Dealine Unlikely this Week

By David Johnston

Major-league baseball isn't likely to insist on a deadline this week for resolution of the Expos' proposed downtown stadium project, given that an independent consultant hired to examine the project's viability said yesterday that he's still in the process of collecting basic data.

It has been widely reported that the Expos were facing an effective deadline of late May, which is when baseball puts together its playing schedule for the next season. The schedule has to be submitted to the players' association for approval by July 1.

Robert Starkey, the independent consultant named early last month, said in an interview from his Minneapolis office that he hasn't finished assessing the three proposals that have been submitted by three Montreal engineering firms for a facility that would cost $175 million.
"We're still gathering information and evaluating it," said Starkey, of the Arthur Anderson consulting company. Asked what kind of deadline he is working under, he replied: "I'm going to have to defer to baseball on that."

Officials of major-league baseball had no comment yesterday.

Starkey's nomination as an independent observer was approved both by senior officials of major-league baseball and the Expos' ownership group spearheading the new stadium project. The group is also working to buy out managing partner Claude Brochu and bring in new investors, including a new majority owner in the form of New York art-dealer Jeffrey Loria.

Major-league baseball doubts a viable stadium, with improved revenue-generating potential, can be built for $175 million, while the owners group says it has three proposals demonstrating it is possible. Starkey's opinion, as an independent observer, will play a key role in the Expos' future.

Loria, meanwhile, said yesterday from his New York office that it is not true, as one published report last week suggested, that he is sending his son, David, a financial expert, to Montreal this week to look at the Expos' books.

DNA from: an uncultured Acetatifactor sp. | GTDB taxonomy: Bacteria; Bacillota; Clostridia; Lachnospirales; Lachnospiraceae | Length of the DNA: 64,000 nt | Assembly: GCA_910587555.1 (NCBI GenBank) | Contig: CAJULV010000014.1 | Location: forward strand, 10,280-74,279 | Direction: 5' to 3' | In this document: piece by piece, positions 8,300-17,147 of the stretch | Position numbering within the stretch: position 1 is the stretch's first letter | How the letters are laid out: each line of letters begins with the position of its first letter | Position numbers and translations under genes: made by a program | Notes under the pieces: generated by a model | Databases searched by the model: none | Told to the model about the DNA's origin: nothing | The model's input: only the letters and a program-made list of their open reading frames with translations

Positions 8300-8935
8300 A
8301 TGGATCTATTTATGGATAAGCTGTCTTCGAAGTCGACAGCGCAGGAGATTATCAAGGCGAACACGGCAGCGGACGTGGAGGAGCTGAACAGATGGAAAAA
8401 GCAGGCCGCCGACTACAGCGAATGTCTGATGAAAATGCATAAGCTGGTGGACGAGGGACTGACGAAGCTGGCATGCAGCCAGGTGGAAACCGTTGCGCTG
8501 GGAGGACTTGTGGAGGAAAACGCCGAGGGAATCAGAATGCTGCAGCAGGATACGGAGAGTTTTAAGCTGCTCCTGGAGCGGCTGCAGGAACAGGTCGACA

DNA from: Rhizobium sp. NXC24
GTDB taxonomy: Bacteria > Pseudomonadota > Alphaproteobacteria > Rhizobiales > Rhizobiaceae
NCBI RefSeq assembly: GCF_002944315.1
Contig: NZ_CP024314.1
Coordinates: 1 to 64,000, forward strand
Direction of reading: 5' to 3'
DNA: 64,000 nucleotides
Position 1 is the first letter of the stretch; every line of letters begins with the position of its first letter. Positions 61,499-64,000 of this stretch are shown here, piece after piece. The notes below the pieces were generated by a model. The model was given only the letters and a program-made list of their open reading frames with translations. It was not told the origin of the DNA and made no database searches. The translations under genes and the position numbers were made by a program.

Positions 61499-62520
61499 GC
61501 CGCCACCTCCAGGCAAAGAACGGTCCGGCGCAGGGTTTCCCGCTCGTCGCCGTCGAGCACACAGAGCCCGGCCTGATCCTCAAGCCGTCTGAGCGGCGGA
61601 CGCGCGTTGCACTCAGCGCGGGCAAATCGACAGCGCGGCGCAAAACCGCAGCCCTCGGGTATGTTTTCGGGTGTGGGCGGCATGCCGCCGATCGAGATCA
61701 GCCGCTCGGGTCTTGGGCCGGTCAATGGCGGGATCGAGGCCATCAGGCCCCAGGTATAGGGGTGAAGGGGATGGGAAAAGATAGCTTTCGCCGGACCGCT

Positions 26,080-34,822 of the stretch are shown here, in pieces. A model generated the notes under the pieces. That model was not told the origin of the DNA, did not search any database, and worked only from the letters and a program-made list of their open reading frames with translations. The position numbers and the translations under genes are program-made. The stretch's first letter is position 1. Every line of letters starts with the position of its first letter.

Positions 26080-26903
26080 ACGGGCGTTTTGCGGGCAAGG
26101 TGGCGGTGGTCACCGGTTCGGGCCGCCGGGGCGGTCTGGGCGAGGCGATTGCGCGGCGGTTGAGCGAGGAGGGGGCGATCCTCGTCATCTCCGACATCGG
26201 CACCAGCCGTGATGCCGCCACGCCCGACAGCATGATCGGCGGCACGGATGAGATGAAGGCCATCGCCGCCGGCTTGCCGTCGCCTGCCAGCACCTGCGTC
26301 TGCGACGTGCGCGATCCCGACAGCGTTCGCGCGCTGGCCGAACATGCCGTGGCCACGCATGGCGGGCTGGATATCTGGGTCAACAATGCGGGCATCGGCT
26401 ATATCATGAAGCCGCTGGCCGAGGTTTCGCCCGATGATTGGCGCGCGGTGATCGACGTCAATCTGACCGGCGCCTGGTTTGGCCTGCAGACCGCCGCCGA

"There's nobody coming up this week, and nothing is happening right now," Loria said. "I'd be delighted to talk to you, but baseball isn't letting anybody talk (about the Expos' situation)"

On Feb. 18, the dissident owners, led by club chairman Jacques Menard, held a press conference to say they had new investors willing to put up $125 million. But very little of that money is to be put into a new stadium, said Menard on March 24, the day the provincial government pledged to provide the Expos with $8 million in annual debt-serving support, an amount that would allow the club to borrow $100 million for construction on capital markets.

Menard spoke March 24 about having $100 million in commitments from new investors - $25 million less than had been announced Feb. 18 - and said the consortium had a goal of $120 million in new investment. He said most of the money would be used to buy out Brochu, pay down operating debt and cover operating losses for the two or three seasons the Expos would have to keep playing in the Olympic Stadium.

Menard's group hopes to raise the remaining $75 million in stadium-construction costs through a revamped personal-seat-license program.

A seat-license drive that accompanied Brochu's original plan for a $250 million stadium raised $42 million in pledges, but $7 million fell through when the club tried to collect, leaving only $35 million raised.

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